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Banbury Cross

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Post details: Me First

Me First

Individual pursuit of happiness has been the driving force of progress as well as the unstoppable engine of capitalism for several centuries now. But sometimes our appetite for immediate personal satisfaction has to take a back seat to a wider set of considerations. Sometimes our own narrow set of goals has to be synchronized with the rest of the society.

The USA and most of the developed world have a serious problem.

Imagine five people gathered around a table to divide profits from their business endeavors. Each participant was promised a share of $30 dollars, but somehow due to unforeseen circumstances there are only $100 lying on the table, instead of the anticipated $150. The partners are sitting nervously on their wooden chairs, biting their nails and pondering how to deal with the situation. There are essentially two ways.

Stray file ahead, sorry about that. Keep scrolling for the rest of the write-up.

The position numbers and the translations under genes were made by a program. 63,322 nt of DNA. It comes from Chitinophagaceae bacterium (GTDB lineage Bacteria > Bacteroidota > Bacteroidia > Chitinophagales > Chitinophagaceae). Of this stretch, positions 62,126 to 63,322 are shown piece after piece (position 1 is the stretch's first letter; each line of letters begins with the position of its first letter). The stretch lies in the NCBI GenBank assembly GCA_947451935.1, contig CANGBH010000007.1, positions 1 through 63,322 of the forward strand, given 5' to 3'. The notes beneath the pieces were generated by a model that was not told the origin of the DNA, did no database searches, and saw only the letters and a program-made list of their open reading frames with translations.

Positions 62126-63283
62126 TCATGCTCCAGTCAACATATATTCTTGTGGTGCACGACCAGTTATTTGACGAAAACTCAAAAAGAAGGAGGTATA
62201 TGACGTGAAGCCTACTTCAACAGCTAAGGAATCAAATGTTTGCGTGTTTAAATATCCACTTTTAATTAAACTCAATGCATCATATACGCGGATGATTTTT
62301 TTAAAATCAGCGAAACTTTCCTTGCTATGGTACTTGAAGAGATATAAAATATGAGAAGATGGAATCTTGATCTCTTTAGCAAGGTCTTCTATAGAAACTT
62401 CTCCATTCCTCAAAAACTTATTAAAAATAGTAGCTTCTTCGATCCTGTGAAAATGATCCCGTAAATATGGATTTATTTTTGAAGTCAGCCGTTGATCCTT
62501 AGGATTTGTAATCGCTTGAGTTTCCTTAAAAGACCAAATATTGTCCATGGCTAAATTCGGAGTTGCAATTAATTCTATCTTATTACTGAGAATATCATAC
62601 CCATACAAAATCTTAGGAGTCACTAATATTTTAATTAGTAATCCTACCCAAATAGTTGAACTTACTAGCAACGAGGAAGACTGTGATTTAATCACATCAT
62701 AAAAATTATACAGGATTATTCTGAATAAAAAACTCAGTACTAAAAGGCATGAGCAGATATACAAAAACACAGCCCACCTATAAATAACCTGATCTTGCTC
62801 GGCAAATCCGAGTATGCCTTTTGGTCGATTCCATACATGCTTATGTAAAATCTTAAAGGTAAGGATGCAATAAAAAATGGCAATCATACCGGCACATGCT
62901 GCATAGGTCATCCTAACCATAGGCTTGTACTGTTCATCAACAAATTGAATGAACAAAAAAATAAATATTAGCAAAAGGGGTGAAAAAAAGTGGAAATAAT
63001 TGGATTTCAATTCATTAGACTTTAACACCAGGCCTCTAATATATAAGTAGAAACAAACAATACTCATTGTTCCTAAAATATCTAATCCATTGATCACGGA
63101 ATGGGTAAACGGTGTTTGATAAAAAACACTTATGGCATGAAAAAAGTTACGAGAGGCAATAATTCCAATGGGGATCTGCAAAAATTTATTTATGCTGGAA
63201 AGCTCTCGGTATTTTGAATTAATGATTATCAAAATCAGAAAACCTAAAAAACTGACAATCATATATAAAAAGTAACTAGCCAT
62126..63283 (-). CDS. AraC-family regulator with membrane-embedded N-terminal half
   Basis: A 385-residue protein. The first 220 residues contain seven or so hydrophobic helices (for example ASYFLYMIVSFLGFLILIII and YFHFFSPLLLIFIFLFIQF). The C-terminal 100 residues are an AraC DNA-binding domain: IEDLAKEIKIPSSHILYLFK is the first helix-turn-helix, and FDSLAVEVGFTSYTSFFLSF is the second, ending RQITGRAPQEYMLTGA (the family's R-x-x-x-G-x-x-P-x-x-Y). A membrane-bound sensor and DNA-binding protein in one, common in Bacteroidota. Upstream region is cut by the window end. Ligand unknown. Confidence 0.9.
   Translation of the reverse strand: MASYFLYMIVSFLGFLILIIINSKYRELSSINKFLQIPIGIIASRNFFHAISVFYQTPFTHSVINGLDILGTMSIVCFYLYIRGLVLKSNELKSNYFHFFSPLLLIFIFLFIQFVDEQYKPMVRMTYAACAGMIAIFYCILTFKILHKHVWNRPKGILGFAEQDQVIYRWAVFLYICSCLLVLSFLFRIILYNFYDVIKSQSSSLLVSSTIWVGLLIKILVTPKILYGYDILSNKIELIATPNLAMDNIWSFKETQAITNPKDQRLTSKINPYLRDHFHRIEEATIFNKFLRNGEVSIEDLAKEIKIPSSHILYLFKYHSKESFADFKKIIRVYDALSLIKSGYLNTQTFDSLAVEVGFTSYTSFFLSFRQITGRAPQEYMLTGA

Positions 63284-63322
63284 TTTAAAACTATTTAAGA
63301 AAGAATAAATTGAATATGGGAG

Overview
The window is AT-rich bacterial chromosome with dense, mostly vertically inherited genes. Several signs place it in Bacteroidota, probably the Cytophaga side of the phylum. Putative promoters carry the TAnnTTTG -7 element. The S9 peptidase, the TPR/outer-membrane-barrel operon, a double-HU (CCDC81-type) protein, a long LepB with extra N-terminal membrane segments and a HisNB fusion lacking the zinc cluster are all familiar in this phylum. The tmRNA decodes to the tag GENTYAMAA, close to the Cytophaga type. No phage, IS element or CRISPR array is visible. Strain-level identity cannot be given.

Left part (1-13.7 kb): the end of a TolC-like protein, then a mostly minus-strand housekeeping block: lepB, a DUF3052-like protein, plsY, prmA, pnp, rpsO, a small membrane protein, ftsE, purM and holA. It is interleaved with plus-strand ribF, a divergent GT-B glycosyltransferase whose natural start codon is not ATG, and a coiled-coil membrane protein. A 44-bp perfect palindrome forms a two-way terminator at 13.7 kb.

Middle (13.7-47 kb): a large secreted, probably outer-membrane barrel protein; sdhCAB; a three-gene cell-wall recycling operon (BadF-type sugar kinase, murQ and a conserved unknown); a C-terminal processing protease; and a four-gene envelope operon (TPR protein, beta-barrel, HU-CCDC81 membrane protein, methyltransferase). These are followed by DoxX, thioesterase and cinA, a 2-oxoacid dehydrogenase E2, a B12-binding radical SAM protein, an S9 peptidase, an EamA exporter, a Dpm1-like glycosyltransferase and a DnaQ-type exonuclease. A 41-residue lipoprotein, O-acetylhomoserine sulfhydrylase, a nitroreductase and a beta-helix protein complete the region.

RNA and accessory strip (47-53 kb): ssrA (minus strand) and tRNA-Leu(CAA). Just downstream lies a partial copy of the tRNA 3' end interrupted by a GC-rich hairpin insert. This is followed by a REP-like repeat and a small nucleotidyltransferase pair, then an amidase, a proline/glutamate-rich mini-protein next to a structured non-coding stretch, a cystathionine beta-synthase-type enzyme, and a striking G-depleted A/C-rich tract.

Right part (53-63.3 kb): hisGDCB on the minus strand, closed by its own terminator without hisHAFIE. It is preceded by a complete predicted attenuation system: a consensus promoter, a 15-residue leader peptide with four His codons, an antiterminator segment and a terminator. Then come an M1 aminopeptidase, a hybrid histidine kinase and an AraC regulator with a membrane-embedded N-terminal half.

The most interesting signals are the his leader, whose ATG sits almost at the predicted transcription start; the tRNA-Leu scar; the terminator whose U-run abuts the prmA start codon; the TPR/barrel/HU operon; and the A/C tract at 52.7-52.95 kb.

First, the most brazen guy can step up to the plate and say something like this: "Well, guys, as we all know I was made an explicit promise for $30 so if you don't mind I am taking my cut off the table - no one has any problems with it right? - and y'all just take care of the rest. I am sure you can split it fairly. Buh-bye!" So that's one way. Another possibility is to calmly assess the situation, try to ascertain every person's fair share and split the pile of money anew according to mutually agreed upon rules.